The next phase is The Experience.  While I’m traveling, I tune into the moment with intensity.  Unfamiliarity sharpens my senses, as I notice every detail around me.  Colors seem brighter, tastes more memorable and sounds that might go unnoticed at home form a cacophonous symphony.  I feel awake and alive.

The 3rd stage is Reflection.  When the journey is over, I return home and reflect.  Instead of being just a checklist of tourist attractions, each experience becomes embedded in my psyche and changes my perspective.

The final phase, which may last a lifetime, is The Story.  This is the memory that becomes a piece of well-worn quilt that I wrap around my shoulders.  Over time, the memories may lose intensity, but they are still colorful tiles in life’s mosaic.

Thinking about the entire process makes me realize how wonderful it is to incorporate design thinking into the trip.  When I become the creator, each journey is unique and the experience is entirely mine.  Instead of standing behind the crowd that glances at the Mona Lisa and heads to the next destination, I turn around and discover a joyful masterpiece on another wall.  Walking the streets of a German town, we happen upon a tiny printing museum and are treated to a leisurely private tour with a knowledgeable master.  On our way to the Alamo, we take a detour and find the peaceful garden at the Spanish Governor’s Palace.  Allowing time to get lost and time to explore, we discover forgotten paths and hidden treasures.

Experience design means paying attention to the details and thinking about the entire process – before, during and after.  When it comes to travel, it means creating a loose plan and allowing plenty of time and opportunity for exploration and serendipity.  Planning means that I know the address to plug into the GPS, the names of cities I’ll visit and the place I might sleep.  But the time in between unfolds as it unfolds.  I design the experience, do my research and plan the “ingredients,” but how it all comes together is something totally unexpected and memorable.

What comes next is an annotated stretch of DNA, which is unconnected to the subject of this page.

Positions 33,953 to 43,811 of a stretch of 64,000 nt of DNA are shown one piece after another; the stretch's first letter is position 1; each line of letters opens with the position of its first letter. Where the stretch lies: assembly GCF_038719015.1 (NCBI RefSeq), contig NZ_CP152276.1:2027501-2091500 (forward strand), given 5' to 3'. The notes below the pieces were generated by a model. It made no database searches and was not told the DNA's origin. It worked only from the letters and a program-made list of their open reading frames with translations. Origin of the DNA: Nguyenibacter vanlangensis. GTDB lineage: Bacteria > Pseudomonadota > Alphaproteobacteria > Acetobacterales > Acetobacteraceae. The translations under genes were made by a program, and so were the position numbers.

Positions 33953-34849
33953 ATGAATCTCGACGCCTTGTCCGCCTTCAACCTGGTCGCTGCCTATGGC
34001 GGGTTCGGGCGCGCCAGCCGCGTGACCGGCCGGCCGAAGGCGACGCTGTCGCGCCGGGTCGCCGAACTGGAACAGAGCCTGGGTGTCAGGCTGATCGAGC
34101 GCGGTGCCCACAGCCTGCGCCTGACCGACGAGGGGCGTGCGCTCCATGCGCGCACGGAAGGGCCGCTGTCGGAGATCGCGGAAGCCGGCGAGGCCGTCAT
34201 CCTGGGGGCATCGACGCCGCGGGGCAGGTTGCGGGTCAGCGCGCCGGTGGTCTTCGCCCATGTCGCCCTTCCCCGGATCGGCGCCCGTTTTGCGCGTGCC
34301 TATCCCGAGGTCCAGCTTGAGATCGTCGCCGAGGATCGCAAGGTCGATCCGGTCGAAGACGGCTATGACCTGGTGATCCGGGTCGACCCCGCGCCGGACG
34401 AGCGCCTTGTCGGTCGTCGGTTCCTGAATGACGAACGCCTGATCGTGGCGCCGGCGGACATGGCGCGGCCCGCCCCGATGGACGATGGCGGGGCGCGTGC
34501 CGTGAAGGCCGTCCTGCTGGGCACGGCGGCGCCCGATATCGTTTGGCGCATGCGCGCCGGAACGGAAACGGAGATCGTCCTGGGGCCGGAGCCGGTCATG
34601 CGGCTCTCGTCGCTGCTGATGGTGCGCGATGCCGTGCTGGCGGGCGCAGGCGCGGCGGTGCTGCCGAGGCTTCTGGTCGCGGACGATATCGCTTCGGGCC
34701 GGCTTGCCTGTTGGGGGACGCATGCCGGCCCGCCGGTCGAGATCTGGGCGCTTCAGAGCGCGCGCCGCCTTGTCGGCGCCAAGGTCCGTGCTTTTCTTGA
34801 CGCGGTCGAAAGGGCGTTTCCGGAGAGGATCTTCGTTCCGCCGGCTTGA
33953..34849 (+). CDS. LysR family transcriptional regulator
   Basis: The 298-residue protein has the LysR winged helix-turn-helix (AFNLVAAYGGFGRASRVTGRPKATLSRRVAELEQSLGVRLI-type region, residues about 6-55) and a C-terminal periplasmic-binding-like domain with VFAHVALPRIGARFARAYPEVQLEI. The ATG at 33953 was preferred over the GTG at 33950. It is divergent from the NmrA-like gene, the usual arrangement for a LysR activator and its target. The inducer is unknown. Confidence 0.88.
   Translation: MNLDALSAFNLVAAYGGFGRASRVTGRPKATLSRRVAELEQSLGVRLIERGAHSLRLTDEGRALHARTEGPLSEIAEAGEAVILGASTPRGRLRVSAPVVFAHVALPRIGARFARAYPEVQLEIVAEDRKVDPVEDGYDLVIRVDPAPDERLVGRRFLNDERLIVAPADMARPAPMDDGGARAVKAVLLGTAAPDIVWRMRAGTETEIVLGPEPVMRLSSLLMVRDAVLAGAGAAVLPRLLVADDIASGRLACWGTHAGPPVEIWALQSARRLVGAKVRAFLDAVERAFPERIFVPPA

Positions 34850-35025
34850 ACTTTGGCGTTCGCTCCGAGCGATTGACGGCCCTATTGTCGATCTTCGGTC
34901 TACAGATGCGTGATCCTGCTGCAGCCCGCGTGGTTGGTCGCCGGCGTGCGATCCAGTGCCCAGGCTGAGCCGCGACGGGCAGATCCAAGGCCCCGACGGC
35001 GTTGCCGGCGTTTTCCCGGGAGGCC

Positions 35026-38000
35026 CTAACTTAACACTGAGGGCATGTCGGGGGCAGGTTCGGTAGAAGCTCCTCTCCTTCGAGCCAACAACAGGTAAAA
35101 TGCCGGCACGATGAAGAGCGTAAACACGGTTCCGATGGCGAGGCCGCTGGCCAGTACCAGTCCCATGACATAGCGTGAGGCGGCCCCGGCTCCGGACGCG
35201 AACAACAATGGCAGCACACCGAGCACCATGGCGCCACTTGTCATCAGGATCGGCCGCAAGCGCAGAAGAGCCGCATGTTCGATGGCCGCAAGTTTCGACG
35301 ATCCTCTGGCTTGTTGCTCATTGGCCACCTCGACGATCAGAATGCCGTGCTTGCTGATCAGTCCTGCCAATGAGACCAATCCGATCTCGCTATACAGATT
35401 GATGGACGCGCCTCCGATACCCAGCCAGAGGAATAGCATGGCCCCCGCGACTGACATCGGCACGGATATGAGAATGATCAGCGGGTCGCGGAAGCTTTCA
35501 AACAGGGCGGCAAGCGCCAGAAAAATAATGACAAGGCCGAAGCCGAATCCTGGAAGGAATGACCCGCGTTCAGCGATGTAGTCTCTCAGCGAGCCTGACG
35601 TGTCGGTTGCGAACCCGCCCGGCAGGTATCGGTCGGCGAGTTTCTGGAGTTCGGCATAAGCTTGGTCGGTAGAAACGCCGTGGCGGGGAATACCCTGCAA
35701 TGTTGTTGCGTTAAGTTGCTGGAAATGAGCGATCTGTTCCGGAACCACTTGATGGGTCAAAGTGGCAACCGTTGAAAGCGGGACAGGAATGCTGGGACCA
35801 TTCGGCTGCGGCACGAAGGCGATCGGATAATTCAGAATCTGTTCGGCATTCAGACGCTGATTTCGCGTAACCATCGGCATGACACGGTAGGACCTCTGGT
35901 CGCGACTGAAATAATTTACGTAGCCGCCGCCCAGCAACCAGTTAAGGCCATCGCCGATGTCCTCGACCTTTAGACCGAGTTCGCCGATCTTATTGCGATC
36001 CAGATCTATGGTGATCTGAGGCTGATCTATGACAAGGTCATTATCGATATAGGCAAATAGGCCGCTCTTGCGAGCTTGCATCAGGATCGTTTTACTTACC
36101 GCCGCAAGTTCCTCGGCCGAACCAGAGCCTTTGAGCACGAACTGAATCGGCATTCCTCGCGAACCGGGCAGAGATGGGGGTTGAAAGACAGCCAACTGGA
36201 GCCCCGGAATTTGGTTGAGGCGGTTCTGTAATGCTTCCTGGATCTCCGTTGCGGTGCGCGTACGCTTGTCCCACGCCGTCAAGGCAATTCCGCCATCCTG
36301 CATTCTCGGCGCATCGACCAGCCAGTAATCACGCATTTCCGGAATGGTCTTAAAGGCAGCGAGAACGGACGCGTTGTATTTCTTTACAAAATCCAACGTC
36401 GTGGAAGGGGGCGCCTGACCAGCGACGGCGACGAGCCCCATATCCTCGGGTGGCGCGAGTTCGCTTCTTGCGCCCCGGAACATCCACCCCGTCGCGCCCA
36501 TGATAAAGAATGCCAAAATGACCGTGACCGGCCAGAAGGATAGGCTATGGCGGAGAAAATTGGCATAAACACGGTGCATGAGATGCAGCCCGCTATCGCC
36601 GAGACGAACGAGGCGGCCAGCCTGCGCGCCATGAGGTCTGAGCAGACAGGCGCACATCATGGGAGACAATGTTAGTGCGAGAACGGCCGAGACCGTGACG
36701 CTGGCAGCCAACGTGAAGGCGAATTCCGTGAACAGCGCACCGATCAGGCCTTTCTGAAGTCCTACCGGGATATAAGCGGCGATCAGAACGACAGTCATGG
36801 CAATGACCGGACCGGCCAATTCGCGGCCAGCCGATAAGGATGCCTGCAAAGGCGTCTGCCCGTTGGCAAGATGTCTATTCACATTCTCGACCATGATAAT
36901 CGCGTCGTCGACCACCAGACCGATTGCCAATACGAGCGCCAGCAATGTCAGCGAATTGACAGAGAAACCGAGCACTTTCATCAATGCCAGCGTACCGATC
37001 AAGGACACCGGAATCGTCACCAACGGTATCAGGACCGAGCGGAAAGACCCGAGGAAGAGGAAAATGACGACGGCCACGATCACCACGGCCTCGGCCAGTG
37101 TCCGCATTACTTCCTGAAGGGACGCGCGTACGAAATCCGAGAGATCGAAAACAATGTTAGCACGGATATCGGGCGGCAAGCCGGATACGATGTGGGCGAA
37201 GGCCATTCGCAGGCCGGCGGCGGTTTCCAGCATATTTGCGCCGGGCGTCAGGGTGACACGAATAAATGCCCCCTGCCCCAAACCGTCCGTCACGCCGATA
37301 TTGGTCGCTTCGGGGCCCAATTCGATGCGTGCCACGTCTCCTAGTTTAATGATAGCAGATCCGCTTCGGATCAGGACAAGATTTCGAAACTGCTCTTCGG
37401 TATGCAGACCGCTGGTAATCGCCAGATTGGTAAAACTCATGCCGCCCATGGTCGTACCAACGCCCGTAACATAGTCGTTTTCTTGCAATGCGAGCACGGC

The Ageless and Universal Language

Image

(Photo Credit:  Adweek.com)

What a simple and wonderful idea!

Young students in Brazil would like to learn English, and elderly Americans in retirement homes are looking for conversation and companionship.  Organizations in the two countries have found a way to bring them together.

FCB Brasil and the CNA language school network are launching a project that connects Brazilian students with American elders using video chat technology that allows them to talk face-to-face.  The project builds more than language skills.  As inter-generational relationships develop, both sides are enriched by friendship, understanding and cultural exchange.

Watch the video to witness this remarkable and touching story.  I hope that the pilot project expands to benefit many others on a global scale.

 

Resurrection and Light

The last few months have been a quietly busy time of slow transition and transformation.  A former employer’s “reinvention” (and reductions) motivated me to do some reinventing of my own and I’m still working on it.  Energy focused elsewhere, I found it difficult to blog.  But with spring comes renewal and the desire to re-energize, engage and connect.

After recently authoring a business book, I’m ready to take on more personal projects and the whole concept of reinvention has me thinking. I’m interested in stories of people who have found purpose and passion, changed for the better and are making a difference. As I connect with others and share my ideas and vision, they tell their inspiring stories – each like a luminaria, lighting the way forward. I’m not sure where this path will lead, but I’m hopeful.

luminaria

Especially interesting are people in the “third age” of life who are transforming dreams into reality and moving from retired to “rewired”. Instead of “old age pensioners,” these people are active elders, vital mentors, community builders and trailblazers.

When I was doing some research for an article, I was looking for a synonym for “elder.” I wanted some variety and didn’t really like the word “senior.” Thesaurus.com offered few alternatives, so I looked up “old.” Synonyms such as decrepit, tired, broken down, debilitated, enfeebled, exhausted, grizzled, hoary, impaired, inactive, infirm and wasted made me realize the contempt with which we view aging and those among us who are well-experienced. Instead of wisdom, we see irrelevance. Instead of venerable, we see obsolete.

My research is taking me to a re-imagined world where the journey leads to connection, learning, teaching, growth and renewal. I have some time to go before I am well into that third stage of life, but I’m looking for alternatives to the typical retirement and plan to share my findings with others.

Do you have stories of renewal and reinvention? I’d love to hear about it!